Ask “Mr. Music”
Jerry Osborne


DEAR JERRY: When it comes to the '50s and '60s hits, I consider myself pretty knowledgable. This being said, there are a few songs that are included in both “The Flying Saucer” and “Flying Saucer the 2nd” that stump me.

I know it's a formidable task, but if you would be so kind as to identify all the songs used in both of those Buchanan & Goodman hits I promise to clip and save that column forever.
—Deke L. Kellman, Huntsville, Ala.

DEAR DEKE: It's a deal, now sharpen your scissors.

Let's begin with “The Flying Saucer, Parts 1 and 2” (Luniverse 101), a Top 3 hit in 1956, and eventual million-seller:

With comics Bill Buchanan and Dickie Goodman posing as radio news reporters, their questions are humorously answered with snippets from the following mid-'50s hits. The artist featured is shown in parenthesis.

Part 1: “Open Up That Door” (instrumental opening) (Nappy Brown); “The Great Pretender” (Platters); “I Want You to Be My Girl” (Frankie Lymon and the Teenagers); “Long Tall Sally” (Little Richard); “Poor Me” (Fats Domino); “Heartbreak Hotel” (Elvis Presley); “Earth Angel” (Penguins); “I Hear You Knocking” (Smiley Lewis); “Tutti Frutti” (Little Richard); “The Magic Touch” (Platters); “The Great Pretender” (Platters).

Part 2: “Band of Gold” (Don Cherry); “Ain't It a Shame” (Fats Domino); “Band of Gold” (Don Cherry); “Don't Be Angry” Nappy Brown; “Blue Suede Shoes” (Carl Perkins); “Maybellene” (Chuck Berry); See You Later Alligator” (Bill Haley and His Comets); “My Prayer” (Platters).

As for “Flying Saucers the 2nd,” you are not alone. Read on:

DEAR JERRY: I recently found the 1950s Buchanan and Goodman hits “The Flying Saucer” and “Flying Saucer the 2nd.”

I can identify all the songs in “The Flying Saucer,” but two of the snippets in “Flying Saucer the 2nd” have me baffled.

The first is “I wonder why nobody don't like me, or is it the fact that I'm ugly?” The second is “Shut your mouth, go away!”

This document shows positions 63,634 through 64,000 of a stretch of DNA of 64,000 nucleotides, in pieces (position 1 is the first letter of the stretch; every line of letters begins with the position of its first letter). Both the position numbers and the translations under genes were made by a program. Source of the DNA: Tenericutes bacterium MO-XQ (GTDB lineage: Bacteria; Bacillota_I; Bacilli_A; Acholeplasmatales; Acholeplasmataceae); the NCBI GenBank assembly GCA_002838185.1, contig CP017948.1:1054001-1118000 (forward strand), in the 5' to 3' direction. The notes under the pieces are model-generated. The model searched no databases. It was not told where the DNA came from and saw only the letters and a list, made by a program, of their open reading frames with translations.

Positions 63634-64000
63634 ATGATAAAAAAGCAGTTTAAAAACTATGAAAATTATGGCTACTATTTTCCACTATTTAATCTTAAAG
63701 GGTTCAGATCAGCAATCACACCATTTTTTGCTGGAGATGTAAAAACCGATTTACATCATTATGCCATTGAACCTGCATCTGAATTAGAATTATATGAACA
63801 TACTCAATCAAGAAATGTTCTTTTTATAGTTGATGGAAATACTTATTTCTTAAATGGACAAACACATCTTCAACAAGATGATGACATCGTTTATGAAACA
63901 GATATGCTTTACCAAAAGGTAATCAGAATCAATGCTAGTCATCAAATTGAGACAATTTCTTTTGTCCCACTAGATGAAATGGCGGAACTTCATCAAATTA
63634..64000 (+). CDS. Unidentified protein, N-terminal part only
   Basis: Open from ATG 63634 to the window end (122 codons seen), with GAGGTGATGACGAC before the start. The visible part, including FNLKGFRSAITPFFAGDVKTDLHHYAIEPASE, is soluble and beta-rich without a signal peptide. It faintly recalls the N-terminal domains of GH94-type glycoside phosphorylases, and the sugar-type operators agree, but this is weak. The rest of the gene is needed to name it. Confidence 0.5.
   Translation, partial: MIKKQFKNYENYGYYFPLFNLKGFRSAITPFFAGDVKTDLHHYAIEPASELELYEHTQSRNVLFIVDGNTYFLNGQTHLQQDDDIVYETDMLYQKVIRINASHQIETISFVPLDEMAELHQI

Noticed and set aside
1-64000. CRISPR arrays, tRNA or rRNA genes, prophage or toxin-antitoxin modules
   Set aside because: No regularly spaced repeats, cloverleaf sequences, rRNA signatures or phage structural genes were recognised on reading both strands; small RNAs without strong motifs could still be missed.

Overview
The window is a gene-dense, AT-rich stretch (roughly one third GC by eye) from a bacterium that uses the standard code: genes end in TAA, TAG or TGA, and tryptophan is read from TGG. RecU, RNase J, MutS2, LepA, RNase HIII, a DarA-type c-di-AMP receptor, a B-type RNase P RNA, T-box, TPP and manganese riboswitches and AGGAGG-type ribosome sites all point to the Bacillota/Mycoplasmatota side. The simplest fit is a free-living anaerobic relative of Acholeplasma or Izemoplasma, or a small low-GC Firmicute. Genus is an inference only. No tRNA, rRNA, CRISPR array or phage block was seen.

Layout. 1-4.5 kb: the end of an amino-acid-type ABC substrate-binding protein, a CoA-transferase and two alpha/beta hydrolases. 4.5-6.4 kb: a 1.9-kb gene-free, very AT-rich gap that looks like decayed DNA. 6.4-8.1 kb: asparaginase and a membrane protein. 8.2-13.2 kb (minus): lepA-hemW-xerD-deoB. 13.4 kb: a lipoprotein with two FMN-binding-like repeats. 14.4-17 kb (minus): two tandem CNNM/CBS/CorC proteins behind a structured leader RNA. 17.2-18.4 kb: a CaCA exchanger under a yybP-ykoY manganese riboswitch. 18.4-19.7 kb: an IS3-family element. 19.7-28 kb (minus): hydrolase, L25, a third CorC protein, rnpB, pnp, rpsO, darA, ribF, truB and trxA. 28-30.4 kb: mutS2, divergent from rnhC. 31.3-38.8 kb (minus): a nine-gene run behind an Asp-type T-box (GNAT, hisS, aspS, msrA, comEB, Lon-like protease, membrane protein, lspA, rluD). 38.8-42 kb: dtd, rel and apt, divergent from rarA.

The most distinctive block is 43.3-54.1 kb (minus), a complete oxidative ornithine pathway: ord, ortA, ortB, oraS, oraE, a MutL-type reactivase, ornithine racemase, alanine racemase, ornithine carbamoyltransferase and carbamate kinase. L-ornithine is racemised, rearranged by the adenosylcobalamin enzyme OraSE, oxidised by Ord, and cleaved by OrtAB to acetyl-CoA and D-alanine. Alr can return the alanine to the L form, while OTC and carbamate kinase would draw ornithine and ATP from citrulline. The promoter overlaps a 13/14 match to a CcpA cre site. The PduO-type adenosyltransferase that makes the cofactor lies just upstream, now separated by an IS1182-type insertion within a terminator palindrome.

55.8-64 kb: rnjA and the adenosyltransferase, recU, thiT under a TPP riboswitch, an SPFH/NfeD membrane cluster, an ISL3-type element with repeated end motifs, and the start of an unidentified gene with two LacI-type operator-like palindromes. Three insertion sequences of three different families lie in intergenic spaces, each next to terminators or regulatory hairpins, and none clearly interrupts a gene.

— Brian Schneider, Madison, Wisc.

DEAR DEKE & BRIAN: Okay space cadets, here they are, in order of course: “Young Blood” (Coasters); “Little Darlin'” (Diamonds); “Mama Look At Bubu” (Harry Belafonte); “So Rare” (Jimmy Dorsey and His Orchestra); “Little Darlin'” (Diamonds); “A White Sport Coat” (Marty Robbins); “Mama Look At Bubu” (Harry Belafonte); “All Shook Up” (Elvis Presley); “Bye Bye Love” (Everly Brothers); “Come Go with Me” (Dell-Vikings); “Bye Bye Love” (Everly Brothers); “Gone” (Ferlin Husky).

Brian, both lines that stump you are from the same Harry Belafonte song, ““Mama Look At Bubu,” a Top 15 hit in the spring of 1957 (RCA Victor 6830). On some copies, the title reads: “Mama Look a Boo-Boo (Shut You Mouth — Go Away).”

Some other novelty break-in hits by Dickie Goodman, with and without Bill Buchanan, include: “Buchanan & Goodman on Trial” (1956); “The Creature (From a Science Fiction Movie)” (1957); “Santa and the Satellite” (1957); “The Touchables” (1961); “The Touchables in Brooklyn” (1961); “Santa and the Touchables” (1961); “Ben Crazy” (1962); “Batman and His Grandmother” (1966); “On Campus” (1969); “Luna Trip” (1969); “Watergrate” (1973); “Energy Crisis” (1974); “Mr. President” (1974) “Mr. Jaws” (1975); and “Kong” (1977).

As the titles indicate, most break-ins are inspired by real news events. Other than “The Flying Saucer” and “Mr. Jaws,” both of which went Top 5, none of these became what would be considered a big hit.

The brilliant Dickie Goodman made a long career of musical humor, but died tragically of a self-inflicted gunshot wound, November 6, 1989.

IZ ZAT SO? First pressings of Buchanan & Goodman's “The Flying Saucer” are titled “Back to Earth.” These copies can sell for around $200, about 10 times more than those reading “The Flying Saucer.”

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